As you read these, consider which ones would make a dramatic difference to your specific situation.
These traits are not presently included in most of the current total merit indexes.
- Significantly Positive Deviation for % Fat (Reasons: lower cost associated with storing, transporting and processing less water; consumers now buying based on full fat; and less milk volume demands on milking cows to produce high fat yield.)
- Casein Composition (Reasons: consumers want A2A2 milk; and processors get higher cheese yields from BB milk.)
- Optimal Animal Health (Reasons: every farmer wants cow wellness [WT$]; heifer wellness [CW$]; disease resistance [MDR & MR]; and immunity[I+].)
- Genetic Ability for Nutrition Matters (Reasons: feed conversion efficiency [FE & EcoFeed]; optimal dry matter intake; maximization of income over feed costs [IOFC].)
- Functional Feet & Legs (Reasons: hoof health [HH]; hoof growth; and locomotion)
- Heifer Performance (Reasons: calf vigor; weight gain; growth pattern; age to first calving [AFC].)
- Milking Parlor Performance (Reasons: milk let-down; milking speed [MS]; milking temperament [MT].)
- Reproduction (Reasons: age at first heat; embryo viability; metritis; retained placenta; hormone levels post calving.)
- Transition Time (Reasons: ability to perform without problems in transition and fresh pens.)
- Environments (Reasons: ability to perform at an optimal level in cold, temperate and hot climates; performance in confined or pasture situations; robot/parlor ready.)
- Labor Costs (Read Bullvine article – “Don’t Waste Time! Choose Sires that Save on Labor”)
Decide on the Additional Trait Information that You Need
The Bullvine recommends the dairy farmers identify three to five traits that are important to their farming operations but that are not currently included in the total merit index that they use when selecting sires.
How to Consider Additional Traits when Selecting Sires
First off, shortlist the sires that meet and exceed your minimum requirements for traits that are included in the total merit index (i.e. 70 lbs. fat yield, PL 4.5, DPR 2.5, above average mastitis resistance, ..etc.). For dairy farmers not sure which is their preferred total merit index, The Bullvine recommends using NM$, CM$, JPI or Pro$.
Secondly, using your shortlist of sires, check each sire to make sure they are significantly above breed average for the three to five additional traits that you identified above and that are not included in your preferred total merit index. Do not purchase semen from the sires on your shortlist that are below average for your additional important traits. (i.e. If a sire’s daughters are below average for resistance to metabolic diseases do not purchase his semen.)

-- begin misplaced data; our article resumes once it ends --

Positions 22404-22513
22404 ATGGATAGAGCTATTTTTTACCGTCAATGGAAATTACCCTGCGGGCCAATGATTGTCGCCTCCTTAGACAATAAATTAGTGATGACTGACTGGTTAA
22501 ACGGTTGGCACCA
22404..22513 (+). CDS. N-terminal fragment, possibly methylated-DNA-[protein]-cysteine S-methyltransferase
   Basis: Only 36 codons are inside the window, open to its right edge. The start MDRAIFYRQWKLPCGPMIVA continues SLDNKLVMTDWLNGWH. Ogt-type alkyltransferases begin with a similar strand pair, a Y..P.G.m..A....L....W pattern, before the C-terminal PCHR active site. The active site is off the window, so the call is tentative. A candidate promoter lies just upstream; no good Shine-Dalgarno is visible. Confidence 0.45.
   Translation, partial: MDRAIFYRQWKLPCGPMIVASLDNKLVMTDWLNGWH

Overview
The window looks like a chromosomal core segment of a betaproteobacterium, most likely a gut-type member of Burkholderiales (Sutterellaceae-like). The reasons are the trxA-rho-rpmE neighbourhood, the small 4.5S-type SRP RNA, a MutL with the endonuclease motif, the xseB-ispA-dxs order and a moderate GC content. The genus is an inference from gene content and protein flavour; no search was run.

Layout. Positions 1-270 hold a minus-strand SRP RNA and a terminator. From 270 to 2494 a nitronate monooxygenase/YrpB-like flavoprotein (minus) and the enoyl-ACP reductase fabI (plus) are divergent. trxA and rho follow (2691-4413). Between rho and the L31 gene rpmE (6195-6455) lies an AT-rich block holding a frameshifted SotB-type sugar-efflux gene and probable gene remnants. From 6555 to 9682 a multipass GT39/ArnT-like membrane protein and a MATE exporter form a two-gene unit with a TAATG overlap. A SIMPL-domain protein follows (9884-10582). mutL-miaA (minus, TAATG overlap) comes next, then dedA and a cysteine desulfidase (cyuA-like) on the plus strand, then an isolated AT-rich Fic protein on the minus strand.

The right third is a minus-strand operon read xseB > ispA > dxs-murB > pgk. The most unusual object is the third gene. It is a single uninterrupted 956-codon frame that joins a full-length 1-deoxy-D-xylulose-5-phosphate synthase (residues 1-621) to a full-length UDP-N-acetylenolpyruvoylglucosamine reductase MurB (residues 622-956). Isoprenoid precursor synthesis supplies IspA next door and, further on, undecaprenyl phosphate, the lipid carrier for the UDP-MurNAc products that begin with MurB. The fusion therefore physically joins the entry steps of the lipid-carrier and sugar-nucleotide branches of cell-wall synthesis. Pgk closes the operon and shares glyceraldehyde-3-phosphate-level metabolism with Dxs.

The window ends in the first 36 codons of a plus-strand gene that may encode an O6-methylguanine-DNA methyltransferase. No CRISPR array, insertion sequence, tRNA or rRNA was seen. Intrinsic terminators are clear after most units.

The Bullvine surveyed the top twenty Holstein and Jersey sires in all the major total merit indexes and found very few sires that were significantly above average for all current and new novel traits. So, dairy cattle breeders will need to do extra homework when selecting sires. More than simply ranking, buying and using sires based on total merit index.
Sire Selection Assistance
Breeding companies have staff members that can assist dairy farmers in identifying if a sire is superior or inferior for all traits. Breeding companies want dairy farmers to be successful. They can also offer programs in which farm breeding goals are established and mating recommendations are provided.
The Bullvine Bottom Line
Future dairy cattle genetic improvement is more than production and conformation. Breeders need to determine the additional areas in need of improvement in their herd.
The best scenario is to use only sires that are significant improvers (i.e. 70+%RK) for the health, milk composition, feed conversion, fertility and body functioning traits that need improvement in a herd.
The tried and true method applies – identify the traits in need of improvement in your herd. Only buy and use sires that are superior for those traits.